According to legend, Romulus and Remus were the sons of Rhea Silvia, the daughter of King Numitor of Alba Longa, a mythical city located in the Alban Hills southeast of what would become Rome. Numitor was deposed by his younger brother Amulius, who forced Rhea to become a vestal virgin so that she would not give birth to rival claimants to his throne. She however, was already pregnant by the war god Mars, destined to give birth, to twins.
Learning of the birth, Amulius ordered the infants Romulus and Remus drowned in the Tiber river. The twins survived, washing ashore at the foot of the Palatine hill, where the two were suckled by a she-wolf.
Later discovered by the shepherd Faustulus, the boys were reared by he and his wife. Much later, the brothers became leaders of a band of young shepherd warriors. On learning their true identity, the twins attacked Alba Longa, killed King Amulius, and restored their grandfather to the throne.
Romulus and Remus founded a town on the site of their salvation, the traditional date being April 21, 753BC. Romulus later murdered his brother after some petty quarrel, making himself sole ruler of the settlement which he modestly called “Rome”, in his own honor.
Except, the whole story, is nonsense. Much like a centurion with a cell phone.
It’s more likely that first three hundred years were a scrap for survival. If anyone had time to write down a serious history, it’s been lost.
Sparse factual material was embellished by later generations with some facts exaggerated or invented outright, while the more embarrassing episodes, were “disappeared”. This early or Regal period is said to be a time of six Kings, benevolent rulers all except for the seventh, a cruel tyrant known as Lucius Tarquinius Superbus.
According to legend, Tarquin was overthrown by public uprising, around 509/510BC. Etruscan civilization, dominant over the Italian peninsula since 900BC, had begun to lose hold. A series of wars would see the ascension of the Latin League (albeit temporarily), at the expense of the Etruscan league. The siege of Veii in 396BC brought the ancient Etruscan city into the Roman orbit.
The last remnants were absorbed in 27BC as Republic morphed into Empire, but now I’m getting ahead of the story.
Rather than restoring the monarchy, the Romans replaced the kingship with two annually elected magistrates, or Consuls. The Republic, was born.
The historian Livy tells us, the first 200 years of Republic was a never ending struggle between two social orders: Patricians and Plebeians. The privileged classes, and the common citizen.
The republic built a governing system of three branches with checks and balances and a strong aversion to the concentration of power.
The executive branch or Consuls (usually two) were primarily Generals, whose job was to lead the republican military in war. In times of national emergency, Rome would appoint a dictator in place of Consuls, a military leader entrusted with supreme command for no more than six months.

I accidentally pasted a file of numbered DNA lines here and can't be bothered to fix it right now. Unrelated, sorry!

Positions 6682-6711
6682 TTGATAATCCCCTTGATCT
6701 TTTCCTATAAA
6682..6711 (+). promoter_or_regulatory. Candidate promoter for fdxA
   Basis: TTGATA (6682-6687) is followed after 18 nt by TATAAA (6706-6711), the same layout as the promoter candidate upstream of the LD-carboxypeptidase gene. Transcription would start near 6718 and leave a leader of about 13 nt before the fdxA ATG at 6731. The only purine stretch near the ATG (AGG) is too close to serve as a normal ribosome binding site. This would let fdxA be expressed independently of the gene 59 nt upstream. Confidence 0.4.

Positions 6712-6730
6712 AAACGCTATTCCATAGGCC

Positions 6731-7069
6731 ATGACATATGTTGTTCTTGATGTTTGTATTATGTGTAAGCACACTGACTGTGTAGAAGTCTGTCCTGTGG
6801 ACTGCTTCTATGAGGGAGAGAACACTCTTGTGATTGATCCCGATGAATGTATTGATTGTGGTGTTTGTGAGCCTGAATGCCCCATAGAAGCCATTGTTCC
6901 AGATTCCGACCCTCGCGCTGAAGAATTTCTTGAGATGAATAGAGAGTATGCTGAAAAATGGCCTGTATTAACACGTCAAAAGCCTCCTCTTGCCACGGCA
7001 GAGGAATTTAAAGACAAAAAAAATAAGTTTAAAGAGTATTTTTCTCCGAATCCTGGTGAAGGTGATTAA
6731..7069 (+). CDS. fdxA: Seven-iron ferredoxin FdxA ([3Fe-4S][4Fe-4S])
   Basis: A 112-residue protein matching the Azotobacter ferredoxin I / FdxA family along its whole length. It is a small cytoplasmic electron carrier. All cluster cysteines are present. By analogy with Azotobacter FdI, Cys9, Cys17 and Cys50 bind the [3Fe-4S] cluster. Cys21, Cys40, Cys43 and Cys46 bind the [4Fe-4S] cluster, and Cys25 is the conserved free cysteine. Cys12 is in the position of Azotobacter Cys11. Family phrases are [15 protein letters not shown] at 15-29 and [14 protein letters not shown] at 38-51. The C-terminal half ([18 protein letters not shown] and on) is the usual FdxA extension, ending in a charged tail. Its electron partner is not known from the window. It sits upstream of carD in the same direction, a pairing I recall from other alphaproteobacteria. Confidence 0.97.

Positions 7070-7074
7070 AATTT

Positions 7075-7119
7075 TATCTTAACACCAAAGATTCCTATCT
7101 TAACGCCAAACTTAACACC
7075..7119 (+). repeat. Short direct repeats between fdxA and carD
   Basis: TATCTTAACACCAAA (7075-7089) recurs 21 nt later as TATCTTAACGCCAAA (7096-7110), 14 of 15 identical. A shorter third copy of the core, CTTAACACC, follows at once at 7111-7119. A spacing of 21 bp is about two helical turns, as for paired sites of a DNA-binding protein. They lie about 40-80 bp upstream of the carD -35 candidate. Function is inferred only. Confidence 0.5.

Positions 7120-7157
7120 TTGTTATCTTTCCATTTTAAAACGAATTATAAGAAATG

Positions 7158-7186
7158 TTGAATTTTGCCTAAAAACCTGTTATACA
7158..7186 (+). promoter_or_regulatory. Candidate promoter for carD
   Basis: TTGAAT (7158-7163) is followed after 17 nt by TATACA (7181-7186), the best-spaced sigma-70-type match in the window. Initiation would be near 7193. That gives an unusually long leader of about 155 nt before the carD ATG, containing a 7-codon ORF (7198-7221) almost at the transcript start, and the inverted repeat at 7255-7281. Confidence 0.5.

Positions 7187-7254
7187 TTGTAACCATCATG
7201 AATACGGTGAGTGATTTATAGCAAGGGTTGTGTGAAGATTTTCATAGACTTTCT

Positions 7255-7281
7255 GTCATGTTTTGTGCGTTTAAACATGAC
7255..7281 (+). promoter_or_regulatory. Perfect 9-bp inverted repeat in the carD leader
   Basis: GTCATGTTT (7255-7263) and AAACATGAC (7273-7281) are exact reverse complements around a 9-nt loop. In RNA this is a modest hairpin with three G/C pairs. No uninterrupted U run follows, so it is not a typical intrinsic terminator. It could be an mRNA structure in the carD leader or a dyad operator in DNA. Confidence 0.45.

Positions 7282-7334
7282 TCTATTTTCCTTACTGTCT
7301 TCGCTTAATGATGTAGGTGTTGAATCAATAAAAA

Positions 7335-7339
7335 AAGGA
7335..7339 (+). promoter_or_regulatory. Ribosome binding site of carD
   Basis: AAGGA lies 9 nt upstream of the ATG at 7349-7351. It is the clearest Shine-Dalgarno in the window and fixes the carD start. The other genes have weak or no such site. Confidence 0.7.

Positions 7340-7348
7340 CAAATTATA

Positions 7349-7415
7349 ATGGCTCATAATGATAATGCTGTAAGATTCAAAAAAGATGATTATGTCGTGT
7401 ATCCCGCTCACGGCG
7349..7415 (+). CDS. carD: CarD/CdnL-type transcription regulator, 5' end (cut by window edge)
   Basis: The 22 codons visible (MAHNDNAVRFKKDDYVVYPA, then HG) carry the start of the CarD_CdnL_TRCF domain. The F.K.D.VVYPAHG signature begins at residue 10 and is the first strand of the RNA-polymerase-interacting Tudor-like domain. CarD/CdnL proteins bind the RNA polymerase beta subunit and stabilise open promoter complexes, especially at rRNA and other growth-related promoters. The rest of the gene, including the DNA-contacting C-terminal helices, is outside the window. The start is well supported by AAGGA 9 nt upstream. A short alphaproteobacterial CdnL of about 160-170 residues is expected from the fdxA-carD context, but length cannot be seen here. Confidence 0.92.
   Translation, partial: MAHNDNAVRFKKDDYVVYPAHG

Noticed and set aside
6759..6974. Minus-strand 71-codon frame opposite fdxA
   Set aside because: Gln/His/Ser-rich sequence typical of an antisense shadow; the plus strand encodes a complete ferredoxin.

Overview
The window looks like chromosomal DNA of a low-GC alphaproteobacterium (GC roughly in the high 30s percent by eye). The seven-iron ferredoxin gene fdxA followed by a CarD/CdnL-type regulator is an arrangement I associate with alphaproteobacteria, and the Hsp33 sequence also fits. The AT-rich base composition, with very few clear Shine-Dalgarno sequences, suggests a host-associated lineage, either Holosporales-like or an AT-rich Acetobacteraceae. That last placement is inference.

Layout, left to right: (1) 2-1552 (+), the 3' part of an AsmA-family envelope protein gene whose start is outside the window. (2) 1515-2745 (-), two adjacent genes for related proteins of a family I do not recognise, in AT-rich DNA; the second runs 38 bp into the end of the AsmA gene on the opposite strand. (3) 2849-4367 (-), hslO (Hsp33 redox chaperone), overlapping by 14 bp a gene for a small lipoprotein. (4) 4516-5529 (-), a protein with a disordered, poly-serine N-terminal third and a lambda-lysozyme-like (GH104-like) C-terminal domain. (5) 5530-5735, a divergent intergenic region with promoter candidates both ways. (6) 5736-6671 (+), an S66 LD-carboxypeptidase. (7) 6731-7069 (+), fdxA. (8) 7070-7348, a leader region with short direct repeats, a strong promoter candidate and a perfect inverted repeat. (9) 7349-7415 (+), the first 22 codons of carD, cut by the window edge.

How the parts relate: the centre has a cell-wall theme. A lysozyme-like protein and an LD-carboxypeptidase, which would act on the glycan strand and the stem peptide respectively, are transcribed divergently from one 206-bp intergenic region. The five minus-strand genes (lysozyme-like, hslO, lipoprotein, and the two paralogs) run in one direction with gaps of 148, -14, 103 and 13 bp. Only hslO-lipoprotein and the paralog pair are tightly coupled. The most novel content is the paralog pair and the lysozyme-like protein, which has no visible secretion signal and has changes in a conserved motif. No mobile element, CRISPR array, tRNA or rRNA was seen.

The Senate consisted of 300 who served, for life. Primarily an advisory body, the Senate focused mostly on foreign policy but exercised considerable jurisdiction over civil affairs, as the Senate controlled the treasury. At first exclusive to ex-consuls and other members of the Patrician class, the Senate would later open to members of the Plebian class.
Last came the Assemblies, the most democratic branch of Republican government, of which there were four.
Within fifteen years, the crushing debt of endless wars and the excesses of the publicani, the ruthless, usurious contractors hired by the state to collect taxes, brought the Plebeians to open revolt. There was talk of assassinating a Consul. The Plebs seceded in 493BC in much the same way, as a modern labor strike. With the economy ground to a halt, the popular ex-consul Agrippa Menenius was sent to negotiate, resulting in a direct representative of the common man, in the Assembly. This was the Tribune of the Plebs of which there were two, and later ten.
With their physical person sacrosanct, anyone who laid a hand on them was subject to death, the Tribune of the Plebs was uniquely able to propose and veto legislation and to rescue commoners, from the hands of Patrician magistrates. Several important offices opened to the Plebs by the 4th century BC, up to and including that of Consul, and Dictator
In theory, the Tribune of the Plebs brought representation for the common citizen. In practice, such powers in the hands of demagogues, would bring about the death of the Republic.
By the 5th century, the people of Gaul (modern-day France, parts of Belgium, western Germany and northern Italy) migrated south to the Mediterranean coast. Disaster struck in 390BC as war bands of the Gallic Chieftain Brennus swept out of the north, easily defeating Roman defenses at the river Allia and capturing and sacking much of Rome, itself.
The sack of Rome doesn’t seem to have been the disaster, described in Roman legend. Little archeological evidence exists to support the idea of a sustained sack and burning of the city. Very possibly, Brennus and his band were headed south to sign on as mercenaries, in service to Dionysius of Syracuse.
Maybe all they wanted was the sort of plunder easily carried away. Like the gold they were paid to get out of town which they happily did, following a 7-month siege.
There followed forty years of hard fighting in Latium and Etruria to restore the power of Rome. Be that as it may, the Gallic bogey man would live on in the Roman psyche.
The Latin war of 340-338BC ended in victory for the Republic, placing Rome in control of central Italy. The next three decades saw the conquest and colonization of the Samnites to the north and the Greek principalities, to the south. By 275BC, Rome was master of all Italy.
Meanwhile, a child was born in Carthage some 1,500 miles to the south, who would rock the Roman world. His name was Hamilcar Barca.
The 3rd century BC was a time of endless military campaign for the Roman Republic, no fewer than 68 of them.